Frequently Asked Questions That I Get From Clients
Hiring a lawyer can be intimidating, especially if this is your first time. I understand. I’m Anna Sulanowski, the founding attorney at ACS Family Law, PLLC. My goal is for you to feel comfortable and confident with all stages of the representation. When you work with me, you can expect down-to-earth guidance and honest answers to all your questions.
Here are some common questions I get from clients.
What is a retainer?
A retainer is an advanced lump sum paid by a client to secure the services of an attorney. Pennsylvania Rule of Professional Conduct 1.15 requires that these funds be deposited into a trust account and then transferred as the legal services are performed.
Will the retainer cover my case in entirety?
An initial retainer may or may not cover a client’s legal fees in entirety. This is because retainers pertain to a certain amount of time, not a specific case. By way of example, an attorney who bills at $200 per hour estimates it will take at least 10 hours to see your case to completion; the attorney will charge an initial retainer of $2,000 to begin work on your case. It is impossible to know exactly how many hours of legal work will be required in your particular case. Unknown variables include complexity of legal issues, cooperation from the opposing party, whether that party is represented and the ability of the parties to negotiate a settlement. Even if you do not intend to litigate, you cannot control the opposing party’s ability to motion the court to litigate certain issues.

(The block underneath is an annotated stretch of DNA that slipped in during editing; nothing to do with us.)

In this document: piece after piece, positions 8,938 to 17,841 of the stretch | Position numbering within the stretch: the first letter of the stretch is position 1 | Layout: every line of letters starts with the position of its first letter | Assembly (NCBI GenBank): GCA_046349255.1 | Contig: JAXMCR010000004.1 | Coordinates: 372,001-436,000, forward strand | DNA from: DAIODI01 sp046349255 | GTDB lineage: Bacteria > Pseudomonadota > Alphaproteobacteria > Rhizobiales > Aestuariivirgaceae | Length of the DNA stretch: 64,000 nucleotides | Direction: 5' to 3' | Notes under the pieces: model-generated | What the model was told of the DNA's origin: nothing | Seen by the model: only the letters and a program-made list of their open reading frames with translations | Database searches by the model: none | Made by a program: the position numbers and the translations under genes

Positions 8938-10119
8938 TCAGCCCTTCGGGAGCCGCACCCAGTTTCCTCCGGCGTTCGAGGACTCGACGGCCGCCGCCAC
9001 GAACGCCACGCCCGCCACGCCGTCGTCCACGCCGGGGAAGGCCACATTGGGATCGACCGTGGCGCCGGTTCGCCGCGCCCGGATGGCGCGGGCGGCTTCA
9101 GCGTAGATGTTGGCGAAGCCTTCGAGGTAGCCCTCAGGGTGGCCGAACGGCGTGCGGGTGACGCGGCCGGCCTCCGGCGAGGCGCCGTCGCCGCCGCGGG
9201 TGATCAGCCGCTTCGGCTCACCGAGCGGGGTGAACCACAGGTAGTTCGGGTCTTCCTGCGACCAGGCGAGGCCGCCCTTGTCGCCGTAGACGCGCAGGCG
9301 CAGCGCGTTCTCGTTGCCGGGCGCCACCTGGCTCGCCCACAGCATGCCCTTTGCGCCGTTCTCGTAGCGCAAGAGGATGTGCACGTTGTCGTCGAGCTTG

Why is a retainer required?
One reason attorneys require a retainer is their continuing legal obligation to respond to pleadings and appear on their client’s behalf when summoned by the court. Once an attorney has entered their appearance on a client’s behalf, Pennsylvania Rule of Professional Conduct 1.16 requires them to obtain court permission prior to withdrawing their representation. This means that legally, the attorney must continue their representation regardless of whether they are being compensated for the legal services they are performing. An advanced retainer assures compensation for legal services provided on a client’s behalf.
What if I already have an attorney?
You have the right to change attorneys at any time; however, the attorneys must file a substitution of counsel with the county prothonotary to change the attorney of record in your case.
Will I have to appear in court?
Your obligation to appear in court varies depending on the proceeding and specific facts of your case.
How is my judge assigned?
In Allegheny County, there are 17 judges currently sitting in Family Division and all are assigned to cases at random. Most outside counties have fewer judges and assign cases in a variety of ways. Beaver County, for example, assigns one judge to hear all custody cases, one judge to hear all divorce cases and so on, whereas Butler County assigns judges depending upon the defendants’ last names.
I don't like my judge - can I switch?
No. As long as they remain on the bench in Family Division, the same judge will oversee all aspects of your case. There is no course of action for changing judges.
Get Answers To Your Questions During A Free Consultation
There’s no substitute for individualized answers from a lawyer about your specific situation. For help with any kind of family law issue or to get guidance on your will, please reach out to my firm in Mt. Lebanon. You can reach me online or by phone at 412-557-7763.